End of the Line

The idiom “there are plenty offish in the sea” is not literally true.

In fact, the documentary, The End of the Line, has estimated that by approximately 2050, there will be no fish in the sea. Overfeeding is a serious issue that involves taking wildlife at Increasingly higher rates than the species can replace. Because this issue Is hidden under waters, people do not realize the seriousness nor do they realize the consequences. This film highlights some of the well-known species, such as bluffing tuna and cod, which are likely to reach extinction If overfeeding continues.The overfeeding of bluffing tuna Is caused by the Increase In demand of sushi. The bluffing tuna should actually be a top of the food chain fish because of Its naturally few predators, and should therefore be a very successful species. Unfortunately, bluffing tuna has nearly been hunted to extinction due to Its highly valued fatty flesh.

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Japan actually makes a grand showing of an exorbitantly priced single bluffing tuna. There are always headlines about 1 million dollar bluffing tuna. It seems that the industry and demand for fluent tuna has spiraled out of control.I hint this is less about consumer demand and more about a publicity stunt.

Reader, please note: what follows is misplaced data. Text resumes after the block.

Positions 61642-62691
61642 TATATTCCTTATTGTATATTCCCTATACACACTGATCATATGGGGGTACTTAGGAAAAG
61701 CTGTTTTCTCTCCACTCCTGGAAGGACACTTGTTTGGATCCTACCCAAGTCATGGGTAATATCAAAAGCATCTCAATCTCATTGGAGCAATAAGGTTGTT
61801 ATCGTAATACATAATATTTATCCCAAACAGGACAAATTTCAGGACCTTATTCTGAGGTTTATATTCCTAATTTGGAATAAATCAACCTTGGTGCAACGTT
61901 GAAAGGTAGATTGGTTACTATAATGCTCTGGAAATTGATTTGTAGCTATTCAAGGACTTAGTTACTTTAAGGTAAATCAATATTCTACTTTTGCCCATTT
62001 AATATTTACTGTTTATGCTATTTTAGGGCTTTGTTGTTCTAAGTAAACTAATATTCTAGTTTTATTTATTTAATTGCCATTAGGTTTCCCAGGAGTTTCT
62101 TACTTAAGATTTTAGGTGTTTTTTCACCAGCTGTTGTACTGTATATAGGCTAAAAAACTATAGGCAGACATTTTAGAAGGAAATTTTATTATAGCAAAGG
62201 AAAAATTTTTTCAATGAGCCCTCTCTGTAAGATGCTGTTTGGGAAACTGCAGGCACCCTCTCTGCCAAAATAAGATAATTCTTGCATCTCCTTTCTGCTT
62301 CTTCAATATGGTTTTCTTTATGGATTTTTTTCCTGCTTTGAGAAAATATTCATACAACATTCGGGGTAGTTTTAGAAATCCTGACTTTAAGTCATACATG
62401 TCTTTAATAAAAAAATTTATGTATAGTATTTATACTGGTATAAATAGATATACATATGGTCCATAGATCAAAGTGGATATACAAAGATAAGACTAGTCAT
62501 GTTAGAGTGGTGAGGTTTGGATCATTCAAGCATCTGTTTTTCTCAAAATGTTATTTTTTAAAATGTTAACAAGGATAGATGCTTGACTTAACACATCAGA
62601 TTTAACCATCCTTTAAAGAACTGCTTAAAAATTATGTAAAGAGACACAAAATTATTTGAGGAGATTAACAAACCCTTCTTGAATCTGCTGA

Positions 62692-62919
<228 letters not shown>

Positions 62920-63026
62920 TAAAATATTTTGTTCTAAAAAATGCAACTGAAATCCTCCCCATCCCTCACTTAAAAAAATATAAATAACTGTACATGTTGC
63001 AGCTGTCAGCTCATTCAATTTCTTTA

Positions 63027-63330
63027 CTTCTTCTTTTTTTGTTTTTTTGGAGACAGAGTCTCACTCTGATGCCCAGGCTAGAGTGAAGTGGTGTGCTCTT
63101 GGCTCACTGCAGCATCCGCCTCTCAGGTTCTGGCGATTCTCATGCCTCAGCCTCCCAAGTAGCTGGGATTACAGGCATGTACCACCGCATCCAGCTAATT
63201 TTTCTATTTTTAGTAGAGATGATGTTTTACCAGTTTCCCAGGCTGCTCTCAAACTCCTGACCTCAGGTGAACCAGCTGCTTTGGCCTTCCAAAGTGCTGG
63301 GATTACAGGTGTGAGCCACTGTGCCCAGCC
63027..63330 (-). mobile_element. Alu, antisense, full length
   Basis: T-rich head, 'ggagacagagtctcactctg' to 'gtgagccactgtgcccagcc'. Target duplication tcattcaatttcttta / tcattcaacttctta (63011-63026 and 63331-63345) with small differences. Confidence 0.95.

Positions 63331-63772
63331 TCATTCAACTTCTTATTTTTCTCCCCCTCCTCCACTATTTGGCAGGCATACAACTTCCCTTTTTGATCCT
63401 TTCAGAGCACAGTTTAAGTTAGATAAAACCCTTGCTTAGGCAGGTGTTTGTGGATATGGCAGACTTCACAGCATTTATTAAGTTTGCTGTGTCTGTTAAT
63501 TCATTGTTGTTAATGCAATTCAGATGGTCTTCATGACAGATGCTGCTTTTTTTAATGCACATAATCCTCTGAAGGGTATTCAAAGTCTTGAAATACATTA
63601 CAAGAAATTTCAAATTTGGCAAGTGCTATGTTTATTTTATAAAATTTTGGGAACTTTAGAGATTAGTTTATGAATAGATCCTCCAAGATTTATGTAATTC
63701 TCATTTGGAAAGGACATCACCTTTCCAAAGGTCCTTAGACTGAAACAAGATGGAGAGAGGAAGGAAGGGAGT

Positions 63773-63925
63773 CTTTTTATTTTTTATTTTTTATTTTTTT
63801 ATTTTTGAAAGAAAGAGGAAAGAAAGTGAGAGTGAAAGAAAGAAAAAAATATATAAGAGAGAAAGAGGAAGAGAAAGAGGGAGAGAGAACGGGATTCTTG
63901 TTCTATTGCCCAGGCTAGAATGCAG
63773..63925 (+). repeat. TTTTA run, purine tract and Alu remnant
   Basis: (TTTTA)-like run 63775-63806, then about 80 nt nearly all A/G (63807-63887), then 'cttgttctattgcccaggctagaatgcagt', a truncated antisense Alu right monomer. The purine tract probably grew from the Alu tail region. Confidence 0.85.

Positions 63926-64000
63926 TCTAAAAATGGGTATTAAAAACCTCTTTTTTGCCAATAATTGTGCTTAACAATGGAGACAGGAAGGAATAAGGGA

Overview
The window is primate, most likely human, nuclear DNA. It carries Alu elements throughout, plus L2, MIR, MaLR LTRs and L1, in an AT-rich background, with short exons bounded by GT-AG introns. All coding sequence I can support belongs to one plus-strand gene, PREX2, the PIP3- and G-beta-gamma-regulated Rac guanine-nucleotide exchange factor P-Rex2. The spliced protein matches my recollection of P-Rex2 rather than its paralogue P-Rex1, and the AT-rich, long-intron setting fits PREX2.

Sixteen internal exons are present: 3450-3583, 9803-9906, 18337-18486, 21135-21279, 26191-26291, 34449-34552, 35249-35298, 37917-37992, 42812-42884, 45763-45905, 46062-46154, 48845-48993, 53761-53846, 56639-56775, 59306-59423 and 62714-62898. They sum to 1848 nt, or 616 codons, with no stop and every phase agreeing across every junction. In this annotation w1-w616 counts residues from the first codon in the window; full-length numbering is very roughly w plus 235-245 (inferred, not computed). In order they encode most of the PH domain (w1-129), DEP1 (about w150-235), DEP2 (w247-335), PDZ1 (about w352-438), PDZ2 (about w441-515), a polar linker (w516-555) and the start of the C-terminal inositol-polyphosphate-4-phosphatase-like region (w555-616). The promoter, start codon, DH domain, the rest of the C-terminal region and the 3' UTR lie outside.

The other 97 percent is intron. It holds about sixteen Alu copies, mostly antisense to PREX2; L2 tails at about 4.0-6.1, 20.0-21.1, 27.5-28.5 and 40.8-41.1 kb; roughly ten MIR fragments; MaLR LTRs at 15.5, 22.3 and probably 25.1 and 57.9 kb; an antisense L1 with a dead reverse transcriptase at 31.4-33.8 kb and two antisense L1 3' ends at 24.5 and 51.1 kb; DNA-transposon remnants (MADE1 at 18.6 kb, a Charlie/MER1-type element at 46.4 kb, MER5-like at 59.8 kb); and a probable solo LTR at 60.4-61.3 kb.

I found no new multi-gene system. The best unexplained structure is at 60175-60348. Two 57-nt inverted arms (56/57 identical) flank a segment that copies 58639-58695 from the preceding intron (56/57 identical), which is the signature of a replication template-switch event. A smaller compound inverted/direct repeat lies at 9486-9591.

The market value of bluffing tuna includes the rarity, as well as the value added to it by celebrity chef advertisement. This is most obvious because back in the sass, bluffing tuna had zero demand. Nobody wanted to eat it. It was sold for merely pennies per pound, mostly ground up and used in cat food. Just a decade later, the Japanese had developed a taste for bluffing tuna and the demand for bluffing tuna soared. Bluffing tuna caught in any waters was always exported toucan before being placed on any sushi plate.I suppose the rising demand for fluent tuna after the sass was a good thing.

Being the biggest of the tuna and having few predators may have made the bluffing tuna overpopulated. However, I think that the speed at which it is being hunted is ridiculous. The methods and mechanics of fishing portrayed in the film made it obvious that the fish cannot possibly escape the fate of being fished. It seemed very heartless. Just seeing the fish struggle as the surrounding water gets completely bloodied seems inhumane.

It seems like humans have simply put a dollar sign on the olefin tuna and that is all they are worth. The whole bluffing tuna overfeeding and path towards extinction Is heavily based on economics. Granted, this should come as no surprise since humans are driven by money and anything that we may choose to do benefits us at the expense of others. In this case, the bluffing tuna takes on the expense. From a moral standpoint, because fish are not at the same moral “standing” within the moral community, humans believe that they have the power to do anything with the species that they like.Perhaps this Is outrageous when you consider that humans are willing out the bluffing tuna species because they think they are morally superior. Of the tuna farmers Roberto Millie who decided to blow the whistle on the fishing practice.

Everyone is aware that the species is headed towards extinction, so they have a lot of bluffing tuna frozen on reserve. When there are no more fish available, these people have the authority to charge bluffing tuna at whatever rate they desire? there will no longer be any market value to inhibit costs from spiraling even more out of control.